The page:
Roofing Roof Insulation, warm moist air, roof insulation

Roofing Roof Insulation, warm moist air, roof insulation

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Expert: Ron Haynes — 11/20/2006

Question

This has been extremelly helpful, and I have two more questions to complete my install. I am considering adding in the reflectix bubble type insulation, with my fiber glass insulation I am installing. The question I have is should I install the fiberglass (pink) first, then the reflectix or the reflectix on top of the pink insulation. Second, with this combination, would creating the air flow give me better insulation, or not having it really not make much difference at this point. Noting the earlier comments about ice damining to which I have no concerns, but I am worried about conserving heating and cooling.

Notes:

The celing is unfinished and no inslulation has been installed. The roof is on.

Thanks again.

The text above is a follow-up to.

——Question——

I have an existing barn, that I am converting to a workshop. It has a metal roof with 2×6 construction. The roof seams were never sealed, and no soffits were installed. I have changed the inside to be a cathedral ceiling. My question is, how do I insulate the roof and provide air flow?

Thanks.

——Answer——

You would have to create an insulation cavity with an air space for free air flow from eave to peak, and with vents at the eave/soffit and ridge area, if you want to ventilate this space. The air flow path needs to be above the insulation plane. However, if the cavity is filled with insulation, with a metal roof you really have no need for ventilation except as related to energy conservation. That is to say, if no warm moist air can enter the space there is no need to vent it. If in cold climate, there could be some ice dam effects as interior heat melts the snow by heat transfer from ceiling to roof and it re-freezes at any overhang there might be. If a steep gambrel-type barn roof this is not an issue but with shallower slopes it may be.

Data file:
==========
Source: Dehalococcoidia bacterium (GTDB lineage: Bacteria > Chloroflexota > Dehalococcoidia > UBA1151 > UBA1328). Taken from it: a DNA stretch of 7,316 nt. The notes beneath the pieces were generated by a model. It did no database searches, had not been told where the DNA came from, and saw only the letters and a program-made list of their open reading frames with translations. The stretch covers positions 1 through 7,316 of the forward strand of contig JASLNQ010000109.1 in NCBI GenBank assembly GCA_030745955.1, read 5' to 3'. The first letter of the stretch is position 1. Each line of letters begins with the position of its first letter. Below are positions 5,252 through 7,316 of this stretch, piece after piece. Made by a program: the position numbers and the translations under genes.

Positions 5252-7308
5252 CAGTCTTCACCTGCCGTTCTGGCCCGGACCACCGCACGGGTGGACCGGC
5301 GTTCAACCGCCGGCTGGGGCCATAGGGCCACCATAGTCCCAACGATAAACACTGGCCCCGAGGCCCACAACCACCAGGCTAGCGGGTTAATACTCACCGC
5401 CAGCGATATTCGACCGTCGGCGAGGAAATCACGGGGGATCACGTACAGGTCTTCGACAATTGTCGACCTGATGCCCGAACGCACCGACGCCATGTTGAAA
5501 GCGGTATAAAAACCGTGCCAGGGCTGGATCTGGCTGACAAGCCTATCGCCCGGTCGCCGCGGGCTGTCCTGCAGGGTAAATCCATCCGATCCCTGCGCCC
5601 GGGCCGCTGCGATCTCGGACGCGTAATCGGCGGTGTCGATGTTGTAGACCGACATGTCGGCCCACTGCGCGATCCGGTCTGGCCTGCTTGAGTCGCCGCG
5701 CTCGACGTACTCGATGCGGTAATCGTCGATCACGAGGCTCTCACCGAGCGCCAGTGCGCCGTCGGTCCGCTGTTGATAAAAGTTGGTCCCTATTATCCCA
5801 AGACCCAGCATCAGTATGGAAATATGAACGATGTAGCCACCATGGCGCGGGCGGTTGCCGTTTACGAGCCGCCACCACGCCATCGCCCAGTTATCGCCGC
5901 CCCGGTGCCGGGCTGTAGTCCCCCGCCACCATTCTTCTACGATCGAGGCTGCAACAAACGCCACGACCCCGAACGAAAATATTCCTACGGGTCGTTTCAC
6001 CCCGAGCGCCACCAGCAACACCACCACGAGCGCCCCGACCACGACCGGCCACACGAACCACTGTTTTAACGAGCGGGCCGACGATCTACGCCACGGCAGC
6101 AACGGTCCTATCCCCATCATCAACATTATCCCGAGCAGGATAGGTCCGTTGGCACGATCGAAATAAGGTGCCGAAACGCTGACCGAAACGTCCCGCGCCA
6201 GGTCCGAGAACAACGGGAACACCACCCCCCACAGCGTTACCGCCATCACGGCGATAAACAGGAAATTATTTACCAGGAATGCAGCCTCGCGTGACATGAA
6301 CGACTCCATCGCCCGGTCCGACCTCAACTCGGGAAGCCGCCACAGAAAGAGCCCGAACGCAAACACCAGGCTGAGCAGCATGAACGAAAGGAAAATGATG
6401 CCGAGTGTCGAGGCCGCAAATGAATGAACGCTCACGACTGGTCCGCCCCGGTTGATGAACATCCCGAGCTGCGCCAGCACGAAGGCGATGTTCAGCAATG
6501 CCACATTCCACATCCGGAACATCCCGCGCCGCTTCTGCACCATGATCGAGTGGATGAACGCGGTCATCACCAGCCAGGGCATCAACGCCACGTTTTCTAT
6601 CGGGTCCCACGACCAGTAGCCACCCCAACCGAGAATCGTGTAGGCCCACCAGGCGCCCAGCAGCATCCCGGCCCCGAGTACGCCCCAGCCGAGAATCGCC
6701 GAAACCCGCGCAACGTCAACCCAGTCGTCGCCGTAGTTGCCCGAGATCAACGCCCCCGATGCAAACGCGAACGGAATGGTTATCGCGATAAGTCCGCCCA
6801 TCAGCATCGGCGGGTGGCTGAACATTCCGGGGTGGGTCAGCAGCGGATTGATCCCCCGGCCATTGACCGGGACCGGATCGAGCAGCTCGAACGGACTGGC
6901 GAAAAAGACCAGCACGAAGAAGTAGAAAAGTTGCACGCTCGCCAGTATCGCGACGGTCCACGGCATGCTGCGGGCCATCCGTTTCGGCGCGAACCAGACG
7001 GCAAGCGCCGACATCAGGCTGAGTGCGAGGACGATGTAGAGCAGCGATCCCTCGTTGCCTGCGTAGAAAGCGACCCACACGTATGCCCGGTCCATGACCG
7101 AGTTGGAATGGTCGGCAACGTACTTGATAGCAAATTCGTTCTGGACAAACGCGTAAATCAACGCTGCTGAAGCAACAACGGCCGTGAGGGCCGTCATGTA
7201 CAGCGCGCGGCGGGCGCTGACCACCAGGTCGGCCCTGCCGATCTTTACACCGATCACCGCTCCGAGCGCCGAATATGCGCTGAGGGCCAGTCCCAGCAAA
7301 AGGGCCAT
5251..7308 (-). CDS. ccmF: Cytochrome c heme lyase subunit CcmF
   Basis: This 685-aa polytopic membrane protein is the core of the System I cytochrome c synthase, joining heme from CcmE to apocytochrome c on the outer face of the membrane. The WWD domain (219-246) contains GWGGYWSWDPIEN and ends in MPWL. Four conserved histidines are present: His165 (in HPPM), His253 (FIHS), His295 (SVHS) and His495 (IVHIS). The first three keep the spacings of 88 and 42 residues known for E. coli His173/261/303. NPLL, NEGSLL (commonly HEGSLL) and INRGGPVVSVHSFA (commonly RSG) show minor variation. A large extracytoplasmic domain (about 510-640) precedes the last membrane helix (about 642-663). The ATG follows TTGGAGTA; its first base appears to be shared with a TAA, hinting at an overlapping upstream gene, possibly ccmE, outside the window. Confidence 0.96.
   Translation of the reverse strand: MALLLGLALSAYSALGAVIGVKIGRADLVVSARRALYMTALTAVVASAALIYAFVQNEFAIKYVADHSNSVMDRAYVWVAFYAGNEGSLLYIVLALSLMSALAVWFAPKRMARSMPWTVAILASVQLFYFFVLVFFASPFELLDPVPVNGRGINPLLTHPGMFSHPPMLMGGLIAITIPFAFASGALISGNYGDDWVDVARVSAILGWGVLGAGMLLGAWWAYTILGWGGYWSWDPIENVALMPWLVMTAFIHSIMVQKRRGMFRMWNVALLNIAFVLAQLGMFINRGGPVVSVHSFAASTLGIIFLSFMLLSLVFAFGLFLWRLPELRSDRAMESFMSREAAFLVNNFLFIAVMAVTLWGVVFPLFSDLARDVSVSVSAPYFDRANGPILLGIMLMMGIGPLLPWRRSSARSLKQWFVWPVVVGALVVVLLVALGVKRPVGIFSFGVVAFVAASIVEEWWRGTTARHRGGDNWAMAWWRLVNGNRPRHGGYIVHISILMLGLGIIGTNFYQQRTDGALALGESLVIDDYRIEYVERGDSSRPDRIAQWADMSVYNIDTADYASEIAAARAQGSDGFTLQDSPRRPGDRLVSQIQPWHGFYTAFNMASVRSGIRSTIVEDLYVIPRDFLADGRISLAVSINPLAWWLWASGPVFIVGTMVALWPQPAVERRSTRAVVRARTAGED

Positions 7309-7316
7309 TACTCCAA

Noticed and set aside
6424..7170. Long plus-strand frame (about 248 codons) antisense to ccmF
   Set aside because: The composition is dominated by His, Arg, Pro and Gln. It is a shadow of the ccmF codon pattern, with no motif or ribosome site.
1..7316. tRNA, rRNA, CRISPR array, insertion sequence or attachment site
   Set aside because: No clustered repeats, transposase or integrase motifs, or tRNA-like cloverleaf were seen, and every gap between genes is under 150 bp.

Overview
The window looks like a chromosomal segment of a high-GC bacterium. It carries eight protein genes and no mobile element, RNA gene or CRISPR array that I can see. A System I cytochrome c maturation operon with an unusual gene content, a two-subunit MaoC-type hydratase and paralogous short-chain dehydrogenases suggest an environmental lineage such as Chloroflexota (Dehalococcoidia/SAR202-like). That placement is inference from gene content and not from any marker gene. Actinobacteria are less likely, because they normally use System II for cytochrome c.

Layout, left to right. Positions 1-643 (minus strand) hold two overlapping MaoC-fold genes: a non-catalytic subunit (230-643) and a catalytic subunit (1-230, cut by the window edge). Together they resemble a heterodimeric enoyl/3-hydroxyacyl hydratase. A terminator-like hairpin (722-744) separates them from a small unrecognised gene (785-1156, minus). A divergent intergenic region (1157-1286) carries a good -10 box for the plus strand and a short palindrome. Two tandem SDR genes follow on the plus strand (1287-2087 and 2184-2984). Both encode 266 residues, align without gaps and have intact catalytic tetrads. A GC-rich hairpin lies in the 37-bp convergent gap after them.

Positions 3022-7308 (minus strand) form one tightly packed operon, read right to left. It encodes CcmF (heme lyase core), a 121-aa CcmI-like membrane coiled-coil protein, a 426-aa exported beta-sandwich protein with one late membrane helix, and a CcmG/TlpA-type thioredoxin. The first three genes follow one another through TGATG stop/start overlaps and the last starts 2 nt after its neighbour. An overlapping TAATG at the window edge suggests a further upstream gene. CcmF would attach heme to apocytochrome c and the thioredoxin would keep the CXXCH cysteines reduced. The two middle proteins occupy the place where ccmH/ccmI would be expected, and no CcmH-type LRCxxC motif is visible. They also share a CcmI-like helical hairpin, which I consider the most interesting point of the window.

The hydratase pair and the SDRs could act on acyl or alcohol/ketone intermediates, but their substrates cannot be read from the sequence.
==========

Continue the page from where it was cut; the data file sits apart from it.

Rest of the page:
To insulate, you need to install insulation above the ceiling between the rafters. This should be done before the cathedral ceiling is installed. There is not a good way to do this after ceiling installation. To create a ventilation air flow space, you would install baffles between the rafters and next to the underside of the roof before installing the insulation.

On a side note, you mention the seams in the metal roof were never sealed. This leads me to believe some level of moisture may enter through the seams. This probably was not a big concern with a barn but will be to a finished and conditioned (heated/cooled) interior space. Ideally, the seams of the metal roof really need to be sealed to prevent water intrusion and to serve as an air barrier.

My suggestion, install fiberglas insulation blankets above the ceiling (which at this point means remove the ceiling or the roof panels). Use a kraft-faced or vinyl-backed insulation with the facing toward the ceiling. This will prevent any interior moisture from migrating into the insulation. Any moisture that might migrate through the roof panels can dissipate through the solar heating of the roof.

Ron

Follow-up response: Place the insulation in the rafter cavity so that the insulation facing will be against the top side of the interior ceiling gypsum board.

Answer

Michael,

The reflective property of the Reflextix is intended to reflect heat in desired direction. So, if the main concern will be to keep the heat out of the interior space, the Reflextix should be atop the pink insulation in the cavity. If you are in a cold climate and want to reflect interior heat back to the interior, then the reflective facing should be turned toward the ceiling on the underside of the pink insulation.

You may get some real benefit if used atop the pink insulation (keep heat out of the space) but I think the benefit will be minimal otherwise.


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